Yes, pretty much all airlines are overselling. However, Air Canada employees speaking on condition of anonymity are stating that business as usual for the airline is to string customers along until the last minute, even if it is known well in advance that they are not going to be boarding. That is to say, passengers with GTE on the gate indication of the boarding pass will not be boarding but are lied to and told that they will be assigned a seat at the gate.
Regardless your views on overselling, you probably take a very different view about being lied to about your likelihood of boarding a flight as you check in.
Frequent travelers know that getting a boarding pass with a seat number actually a race they don't want to lose, and will hound the call center if there's a problem with online check-in.
† Personally I think that airlines regulated and given two options for overselling flights:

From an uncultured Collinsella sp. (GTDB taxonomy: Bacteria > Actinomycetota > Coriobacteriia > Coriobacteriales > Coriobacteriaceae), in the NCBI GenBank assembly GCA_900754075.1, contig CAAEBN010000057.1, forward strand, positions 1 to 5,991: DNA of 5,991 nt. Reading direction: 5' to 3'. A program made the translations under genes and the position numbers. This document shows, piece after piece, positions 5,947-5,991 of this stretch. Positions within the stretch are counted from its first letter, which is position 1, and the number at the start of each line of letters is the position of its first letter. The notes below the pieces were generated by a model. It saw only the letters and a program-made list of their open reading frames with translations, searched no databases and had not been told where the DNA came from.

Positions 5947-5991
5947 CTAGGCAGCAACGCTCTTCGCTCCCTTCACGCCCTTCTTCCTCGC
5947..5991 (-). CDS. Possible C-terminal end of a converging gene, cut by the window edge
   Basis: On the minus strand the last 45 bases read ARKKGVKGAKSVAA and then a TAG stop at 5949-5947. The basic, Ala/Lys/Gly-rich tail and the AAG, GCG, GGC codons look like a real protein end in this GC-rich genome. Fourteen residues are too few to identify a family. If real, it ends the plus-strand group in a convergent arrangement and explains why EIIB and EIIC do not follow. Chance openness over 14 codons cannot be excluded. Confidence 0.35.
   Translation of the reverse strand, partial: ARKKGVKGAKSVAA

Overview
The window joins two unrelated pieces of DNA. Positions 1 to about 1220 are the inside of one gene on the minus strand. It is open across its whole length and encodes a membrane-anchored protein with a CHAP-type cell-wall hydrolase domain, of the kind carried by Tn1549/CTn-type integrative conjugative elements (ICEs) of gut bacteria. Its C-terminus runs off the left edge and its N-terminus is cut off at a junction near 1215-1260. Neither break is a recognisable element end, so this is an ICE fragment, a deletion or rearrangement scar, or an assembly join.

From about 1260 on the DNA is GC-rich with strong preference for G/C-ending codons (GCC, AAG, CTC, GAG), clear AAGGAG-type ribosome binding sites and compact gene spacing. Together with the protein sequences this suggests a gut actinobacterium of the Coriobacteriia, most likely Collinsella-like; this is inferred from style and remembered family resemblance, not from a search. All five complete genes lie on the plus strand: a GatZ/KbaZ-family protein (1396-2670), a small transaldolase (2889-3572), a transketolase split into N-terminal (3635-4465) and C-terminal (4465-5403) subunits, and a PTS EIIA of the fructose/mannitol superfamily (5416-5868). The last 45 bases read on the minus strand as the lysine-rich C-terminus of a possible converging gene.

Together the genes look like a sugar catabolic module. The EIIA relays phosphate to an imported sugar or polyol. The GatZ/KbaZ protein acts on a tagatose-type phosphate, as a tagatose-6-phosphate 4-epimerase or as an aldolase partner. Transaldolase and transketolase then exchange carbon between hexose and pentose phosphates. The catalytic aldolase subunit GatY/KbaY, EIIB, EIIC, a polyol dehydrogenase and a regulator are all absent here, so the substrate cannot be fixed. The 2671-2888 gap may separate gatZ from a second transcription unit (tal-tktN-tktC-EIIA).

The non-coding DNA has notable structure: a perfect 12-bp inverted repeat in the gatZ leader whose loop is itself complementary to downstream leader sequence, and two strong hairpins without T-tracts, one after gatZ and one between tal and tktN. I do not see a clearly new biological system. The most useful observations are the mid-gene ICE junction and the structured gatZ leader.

1) If you miss your flight, and a paid passenger takes your place, you should be informed and not suffer financial consequences (re-booking fees, etc).
2) If the airlines has already sold a full flight and starts knowingly overselling, it should be communicated to the passenger when they buy the ticket ('priority standby' or something). This would, of course, make customers value these tickets less.
I think the EU regulations regarding denied boarding are pretty good (or at least a good start).